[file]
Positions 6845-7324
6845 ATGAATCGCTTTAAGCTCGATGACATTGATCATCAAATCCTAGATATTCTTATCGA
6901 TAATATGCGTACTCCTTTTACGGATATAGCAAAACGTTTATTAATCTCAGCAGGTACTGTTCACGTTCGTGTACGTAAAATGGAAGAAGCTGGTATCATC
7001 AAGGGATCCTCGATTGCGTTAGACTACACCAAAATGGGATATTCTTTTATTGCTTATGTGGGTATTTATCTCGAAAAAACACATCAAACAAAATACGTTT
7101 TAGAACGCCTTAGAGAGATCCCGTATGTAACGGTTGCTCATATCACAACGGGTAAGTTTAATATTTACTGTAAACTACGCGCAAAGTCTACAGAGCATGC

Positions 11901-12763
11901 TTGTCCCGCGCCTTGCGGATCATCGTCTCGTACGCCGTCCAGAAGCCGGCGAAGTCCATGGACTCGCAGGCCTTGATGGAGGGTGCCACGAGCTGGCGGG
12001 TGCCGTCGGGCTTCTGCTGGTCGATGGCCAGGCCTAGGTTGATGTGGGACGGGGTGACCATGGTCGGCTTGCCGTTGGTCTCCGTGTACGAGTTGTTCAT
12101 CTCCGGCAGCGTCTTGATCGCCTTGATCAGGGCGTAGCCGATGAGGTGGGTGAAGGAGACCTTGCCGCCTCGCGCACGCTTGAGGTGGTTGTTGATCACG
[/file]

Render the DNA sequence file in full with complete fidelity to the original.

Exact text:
Positions 6845-7324
6845 ATGAATCGCTTTAAGCTCGATGACATTGATCATCAAATCCTAGATATTCTTATCGA
6901 TAATATGCGTACTCCTTTTACGGATATAGCAAAACGTTTATTAATCTCAGCAGGTACTGTTCACGTTCGTGTACGTAAAATGGAAGAAGCTGGTATCATC
7001 AAGGGATCCTCGATTGCGTTAGACTACACCAAAATGGGATATTCTTTTATTGCTTATGTGGGTATTTATCTCGAAAAAACACATCAAACAAAATACGTTT
7101 TAGAACGCCTTAGAGAGATCCCGTATGTAACGGTTGCTCATATCACAACGGGTAAGTTTAATATTTACTGTAAACTACGCGCAAAGTCTACAGAGCATGC

Positions 11901-12763
11901 TTGTCCCGCGCCTTGCGGATCATCGTCTCGTACGCCGTCCAGAAGCCGGCGAAGTCCATGGACTCGCAGGCCTTGATGGAGGGTGCCACGAGCTGGCGGG
12001 TGCCGTCGGGCTTCTGCTGGTCGATGGCCAGGCCTAGGTTGATGTGGGACGGGGTGACCATGGTCGGCTTGCCGTTGGTCTCCGTGTACGAGTTGTTCAT
12101 CTCCGGCAGCGTCTTGATCGCCTTGATCAGGGCGTAGCCGATGAGGTGGGTGAAGGAGACCTTGCCGCCTCGCGCACGCTTGAGGTGGTTGTTGATCACG